Earlier this month, I stood in the Basilica of Our Lady of Assumption in Baltimore, Maryland, surrounded by 200 years of American Church history. The newly restored Basilica, soon to re-open, is one of the great historic treasures of the Church in these United States. Cardinal William Keeler was nearly bursting with pride as he gave me and other visitors a guided preview of this magnificent and holy place.
It was there, in 1884, that the Third Council of Baltimore was convened in the Basilica of the Assumption. Seventy-two prelates gathered under the watchful eyes of Archbishop James Gibbons. The Third Plenary Council of Baltimore established a Special Committee of Bishops to draw up a new Catechism for use in schools and religious education courses across the entire United States.
The first edition of the Baltimore Catechism was drafted by Bishop John Spaulding, Bishop of Peoria, Ill. For the next 80 years it stood as the gold standard of catechesis and formation for generations of Catholic students. Many people seated here tonight were taught from the third or fourth edition of the Baltimore Catechism.
Many here would quickly respond to the Catechism’s fundamental questions: “Who made us?” “God made us.” “Who is God?” “God is the Supreme Being Who made all things.” “Why did God make us?” “God made us to show forth His goodness and to share with us His everlasting happiness in heaven.”
- During the same year that the Baltimore Catechism was commissioned, our own Bishop John B. Brondel was appointed to serve as the First Bishop of the newly created Diocese of Helena. In that era there were 15,000 Catholics residing in our region, with seven parish churches, four hospitals, three schools and five Indian missions. During his 19-year tenure, Bishop Brondel increased the number of churches nearly eight fold and followed carefully the vision and commission of the Third Plenary Council of Baltimore. He built 10 new schools and welcomed greater numbers of sisters into the Diocese, including the Sisters of Charity of Providence, the Ursuline Community and the Sisters of Charity of Leavenworth.
- The Second Bishop of Helena, the visionary John P. Carroll, built upon Bishop Brondel’s legacy as another great devotee of Catholic education. In a sense, he “upped the ante” by founding five high schools, welcoming the Sisters of Charity of the Blessed Virgin Mary into the Diocese, and issuing a clarion call for Catholic higher education. On his watch, he founded Mount St. Charles, and its name changed to commemorate Carroll’s lifelong commitment to education of our youth. During his episcopacy, 32 parishes were founded.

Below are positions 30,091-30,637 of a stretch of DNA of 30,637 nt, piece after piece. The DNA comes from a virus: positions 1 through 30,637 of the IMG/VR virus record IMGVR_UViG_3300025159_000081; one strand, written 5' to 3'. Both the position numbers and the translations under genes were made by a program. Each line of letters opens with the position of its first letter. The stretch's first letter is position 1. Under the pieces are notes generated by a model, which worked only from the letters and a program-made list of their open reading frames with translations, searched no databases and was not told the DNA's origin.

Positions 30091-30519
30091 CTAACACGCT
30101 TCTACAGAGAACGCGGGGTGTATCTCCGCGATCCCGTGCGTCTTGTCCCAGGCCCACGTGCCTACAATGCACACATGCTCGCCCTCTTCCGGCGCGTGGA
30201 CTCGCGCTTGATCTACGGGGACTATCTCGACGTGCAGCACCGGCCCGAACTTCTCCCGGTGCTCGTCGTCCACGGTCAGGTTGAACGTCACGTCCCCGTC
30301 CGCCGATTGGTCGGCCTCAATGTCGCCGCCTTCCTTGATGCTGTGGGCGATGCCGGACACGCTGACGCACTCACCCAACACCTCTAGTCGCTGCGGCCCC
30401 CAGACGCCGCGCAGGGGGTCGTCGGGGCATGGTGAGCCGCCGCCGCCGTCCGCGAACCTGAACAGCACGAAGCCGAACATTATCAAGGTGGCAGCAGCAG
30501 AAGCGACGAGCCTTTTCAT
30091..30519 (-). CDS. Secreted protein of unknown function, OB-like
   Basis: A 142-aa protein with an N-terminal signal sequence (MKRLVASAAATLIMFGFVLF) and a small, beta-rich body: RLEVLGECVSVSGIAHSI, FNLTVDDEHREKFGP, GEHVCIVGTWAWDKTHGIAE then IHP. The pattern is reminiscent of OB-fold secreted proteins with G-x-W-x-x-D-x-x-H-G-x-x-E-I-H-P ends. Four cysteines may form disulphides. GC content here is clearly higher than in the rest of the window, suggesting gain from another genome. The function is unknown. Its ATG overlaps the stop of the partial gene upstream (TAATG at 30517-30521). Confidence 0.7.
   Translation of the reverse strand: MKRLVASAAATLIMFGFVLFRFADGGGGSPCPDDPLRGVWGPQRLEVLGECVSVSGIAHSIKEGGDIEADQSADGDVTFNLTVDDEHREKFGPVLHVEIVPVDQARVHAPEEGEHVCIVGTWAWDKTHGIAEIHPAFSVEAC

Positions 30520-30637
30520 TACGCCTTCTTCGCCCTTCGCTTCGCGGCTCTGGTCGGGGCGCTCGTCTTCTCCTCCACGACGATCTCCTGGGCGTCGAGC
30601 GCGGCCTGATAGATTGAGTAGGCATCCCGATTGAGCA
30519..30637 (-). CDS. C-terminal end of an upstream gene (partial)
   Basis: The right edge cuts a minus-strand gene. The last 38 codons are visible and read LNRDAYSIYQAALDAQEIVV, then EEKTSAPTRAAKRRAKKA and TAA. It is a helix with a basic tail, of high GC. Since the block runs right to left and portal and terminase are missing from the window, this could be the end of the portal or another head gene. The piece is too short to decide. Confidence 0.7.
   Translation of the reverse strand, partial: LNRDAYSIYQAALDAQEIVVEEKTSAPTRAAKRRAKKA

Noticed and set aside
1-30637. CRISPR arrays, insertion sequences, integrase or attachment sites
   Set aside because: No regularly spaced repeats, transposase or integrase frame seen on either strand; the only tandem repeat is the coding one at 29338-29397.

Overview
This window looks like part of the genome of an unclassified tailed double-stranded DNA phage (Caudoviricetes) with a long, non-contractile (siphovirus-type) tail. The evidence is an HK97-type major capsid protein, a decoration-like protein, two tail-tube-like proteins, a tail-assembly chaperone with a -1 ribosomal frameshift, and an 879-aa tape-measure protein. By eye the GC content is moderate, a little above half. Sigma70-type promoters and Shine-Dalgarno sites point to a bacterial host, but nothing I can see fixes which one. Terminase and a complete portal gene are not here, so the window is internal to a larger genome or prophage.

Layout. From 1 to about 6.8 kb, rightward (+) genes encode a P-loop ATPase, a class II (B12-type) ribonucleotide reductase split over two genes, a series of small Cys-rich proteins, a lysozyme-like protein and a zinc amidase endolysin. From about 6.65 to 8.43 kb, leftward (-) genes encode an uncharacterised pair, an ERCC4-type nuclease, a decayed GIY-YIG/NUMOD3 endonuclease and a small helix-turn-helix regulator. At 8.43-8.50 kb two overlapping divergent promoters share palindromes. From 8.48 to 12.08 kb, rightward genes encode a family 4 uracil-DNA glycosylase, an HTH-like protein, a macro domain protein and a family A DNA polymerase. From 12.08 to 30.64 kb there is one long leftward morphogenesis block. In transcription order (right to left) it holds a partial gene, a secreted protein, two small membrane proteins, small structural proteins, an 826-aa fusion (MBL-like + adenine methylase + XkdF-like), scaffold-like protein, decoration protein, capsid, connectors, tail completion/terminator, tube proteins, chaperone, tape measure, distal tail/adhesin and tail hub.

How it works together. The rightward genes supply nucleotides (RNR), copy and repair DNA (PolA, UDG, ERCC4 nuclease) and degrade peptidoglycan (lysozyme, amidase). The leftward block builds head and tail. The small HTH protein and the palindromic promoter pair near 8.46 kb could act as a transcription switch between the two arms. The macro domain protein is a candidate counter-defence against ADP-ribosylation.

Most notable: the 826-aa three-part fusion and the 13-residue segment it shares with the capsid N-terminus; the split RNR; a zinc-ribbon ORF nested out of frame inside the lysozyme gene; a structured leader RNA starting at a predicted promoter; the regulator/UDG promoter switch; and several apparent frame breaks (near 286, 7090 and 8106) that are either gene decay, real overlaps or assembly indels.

- In the era just prior to and following World War I, both the Holy See and the Bishops of our nation expressed concern over the tens of thousands of children unable to benefit from the nation’s Catholic schools. Pius X issued a “Magna Carta” in his encyclical Acerbo Nimis, which was the catalyst for the Confraternity of Christian Doctrine.
- Following Bishop Carroll’s death in 1925, Bishop George Finnigan established CCD in the Diocese, which emphasized for the first time the need to train lay men and women to augment the work of priests and nuns for the religious education of our youth.
In the Diocese of Helena, with its many rural venues, Bishop Finnigan expanded the vision of CCD with religious vacation schools in many rural and farming towns. During the meteoric tenure of Bishop Ralph Hayes, both religious education in and after school continued without interruption.
- On Feb. 19, 1936, Joseph Michael Gilmore was consecrated Bishop of Helena. He took to heart the Baltimore Council’s emphasis on Catholic education and initiated a practice that endured in our Diocese for decades – building schools first and celebrating Sunday Mass in the school gymnasium. The crown jewel of Bishop Gilmore’s tenure was found on our own Carroll College campus, a residence hall for pre-seminary students called Borromeo Hall.
- In 1962, when Bishop Raymond G. Hunthausen became the Sixth Bishop of Helena, he inherited 57 parishes, 47 missions, served by 141 priests and 316 sisters. Ordained on the cusp of the Second Vatican Council, Bishop Hunthausen lead a Diocese with seven high schools and 24 active elementary schools. But dramatic change was in the wind.